It is Lesbian, Gay, Bisexual & Transgender History Month and as ever I think there's not enough going on that is bi or bi-inclusive. If I've got my numbers right, LGBT HM started in 2005 so this is the sixth one - and in that time there have been just three bi-focused events nationwide. One in Manchester, one in London, and this year, one in Rotherham.
Rotherham, Yorkshire. So first up, top marks to the organisers, who put on a series of events to mark history month and consciously included bisexuality - besting all the other 'queerer' cities. Including the cities with serious and sustained bi presences like Birmingham, Brighton and Edinburgh.
It seems there are three approaches to running an event for LGBT History Month.
* Focus on history
* Focus on current and recent stuff
* Do something entirely tangential
In the first category, the Manchester bi event for LGBT HM looked at 3,000 years of bi history; in the third category, there have been lesbian and gay line dancing sessions hosted at the Town Hall - a great mixer but not that strong on the history I suspect.
Rotherham's event fell into category two, being essentially a blend of "what is bisexuality" and "bisexual identity and community in Britain today".
The first part was much as what I'd do myself - an overview of Kinsey and Klein. It seemed to be they were there to give academic grounding, where I'd use them to simply effect a common language for discussion: for instance it then makes it easier to talk about how I'm a right-up-in-the-high-numbers Kinsey bi, but a bit more wibbly wobbly toward the middle on a Klein index.
Then we came onto bi identity - marginalised and in need of forms of discourse and visibility outside of polyamoury. And the idea of a complete lack of a community: there is a thing called BiCon but there is nothing else out there, and while there are some internet bi spaces, the internet doesn't count.
Which I'd disagree with: there's a smattering of stuff out there and to take BiPhoria as an example, it's had let's say 4 new people encounter it directly each month for 12 meets a year over 15 or more years. Thats 15 x 12 x 4 = 720 people directly affected. Add in partners, family, a friend or three each, and a couple of people who later came out to that person and got a stronger sense of bi-ness. Stir in a host of people who never come to a group like that but who will in conversation tell you that it's important to "know that it is there" in case they ever need it. And the people in other projects and organisations who have been made more aware of bisexuality through encountering magazine articles, outreach speakers or what have you.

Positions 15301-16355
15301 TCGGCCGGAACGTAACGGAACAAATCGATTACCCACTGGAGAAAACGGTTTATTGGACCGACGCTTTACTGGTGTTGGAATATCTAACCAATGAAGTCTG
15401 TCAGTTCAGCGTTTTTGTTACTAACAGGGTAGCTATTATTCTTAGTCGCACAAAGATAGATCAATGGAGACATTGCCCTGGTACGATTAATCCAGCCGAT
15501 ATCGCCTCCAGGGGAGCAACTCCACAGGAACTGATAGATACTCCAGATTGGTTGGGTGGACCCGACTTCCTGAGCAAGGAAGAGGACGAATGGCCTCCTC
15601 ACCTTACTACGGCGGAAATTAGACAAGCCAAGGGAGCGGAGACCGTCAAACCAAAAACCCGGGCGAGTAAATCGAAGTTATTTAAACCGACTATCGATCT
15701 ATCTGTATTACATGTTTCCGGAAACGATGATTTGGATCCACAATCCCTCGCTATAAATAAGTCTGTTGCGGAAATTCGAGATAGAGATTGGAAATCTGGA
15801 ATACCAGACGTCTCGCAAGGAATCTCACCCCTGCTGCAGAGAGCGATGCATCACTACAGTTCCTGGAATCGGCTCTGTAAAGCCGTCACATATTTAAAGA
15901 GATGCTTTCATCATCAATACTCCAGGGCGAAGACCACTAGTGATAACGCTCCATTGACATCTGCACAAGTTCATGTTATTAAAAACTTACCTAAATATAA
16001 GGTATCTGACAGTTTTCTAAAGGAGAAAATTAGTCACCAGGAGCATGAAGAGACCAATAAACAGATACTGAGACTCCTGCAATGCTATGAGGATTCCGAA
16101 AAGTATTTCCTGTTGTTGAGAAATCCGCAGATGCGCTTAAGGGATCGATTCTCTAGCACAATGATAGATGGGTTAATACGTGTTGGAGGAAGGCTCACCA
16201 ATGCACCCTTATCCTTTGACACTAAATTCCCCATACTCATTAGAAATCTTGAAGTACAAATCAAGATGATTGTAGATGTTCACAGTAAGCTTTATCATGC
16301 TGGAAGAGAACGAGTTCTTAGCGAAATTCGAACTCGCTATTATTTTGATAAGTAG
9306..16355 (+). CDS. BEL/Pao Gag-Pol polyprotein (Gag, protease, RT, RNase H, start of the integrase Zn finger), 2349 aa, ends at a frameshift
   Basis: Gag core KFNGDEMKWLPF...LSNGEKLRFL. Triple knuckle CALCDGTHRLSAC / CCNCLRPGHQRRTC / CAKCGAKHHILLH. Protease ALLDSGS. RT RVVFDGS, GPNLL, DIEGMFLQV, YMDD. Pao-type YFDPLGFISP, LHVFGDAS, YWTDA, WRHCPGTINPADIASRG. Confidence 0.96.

And I'd differ on the question of the internet too. The net has surely given many people who were isolated a sense of being less alone, even of virtual community. Someone will be along soon to point out that Second Life has a huge weekly bi meet.
Others may say that the thousands BiPhoria have impacted are a drop in the ocean. But those are arguments in interpretation of data. Which you can do, if you agree there is data there to interpret.
As billed, last night's talk was an academic talking about bisexuality - so it seems reasonable to expect a modicum of academic rigour. But that wasn't on display: now, I may be overly influenced by having just read Bad Science, but I tend to think that the right academic approach is to assemble whatever facts you can and seek to derive a hypothesis, or to start with a hypothesis and see how well the facts concur or undermine it.
There was no academic rigour here, and scant evidence of having done even the most basic research.
Instead, this was cherry-picking. The 'only' thing even pretending to be a bi space is BiCon - forget the smattering of other dates in the bi calendar. The local groups don't exist and so can have had no impact. And you can assess the whole of what BiCon is by picking a couple of carefully selected workshop titles out of the programme. It's all about polyamoury and BDSM and nothing to do with being a Real Bisexual. Which is strange because I've been to BiCon more than once as a vanilla, monogamous person, chosen other strands in the programme, and got a very rewarding weekend of chatter, dancing, and activist networking out of it. With half-a-dozen things going on at any one time, BiCon is what you choose to take out of it: you have to make a conscious choice to experience it as being about kink and poly.
And that thing that so often grates with activists when we rub up against academics: analysis without action.
Now, I'm open to a sane critique of the UK bi movement. I've done a few in my time and done follow-on work to try to change some of the things I have perceived as needing improvement. There are many things that it might do that it doesn't and things that it is only just doing that it should have done years ago. Equally there are things where it pioneered long ago and the gay / lesbian communities, with their hugely greater resources, are only just starting to catch up. Bi projects in the UK reach far fewer people than I'd like to see be the case and only too often 'lgbt' work fails to fill the gaps.
But that kind of critique has to be grounded in first knowing what there is out there, where it has come from and what it's about, and needs to entwine that knowledge into the analysis. Otherwise, you're misleading your audience, and not doing your homework.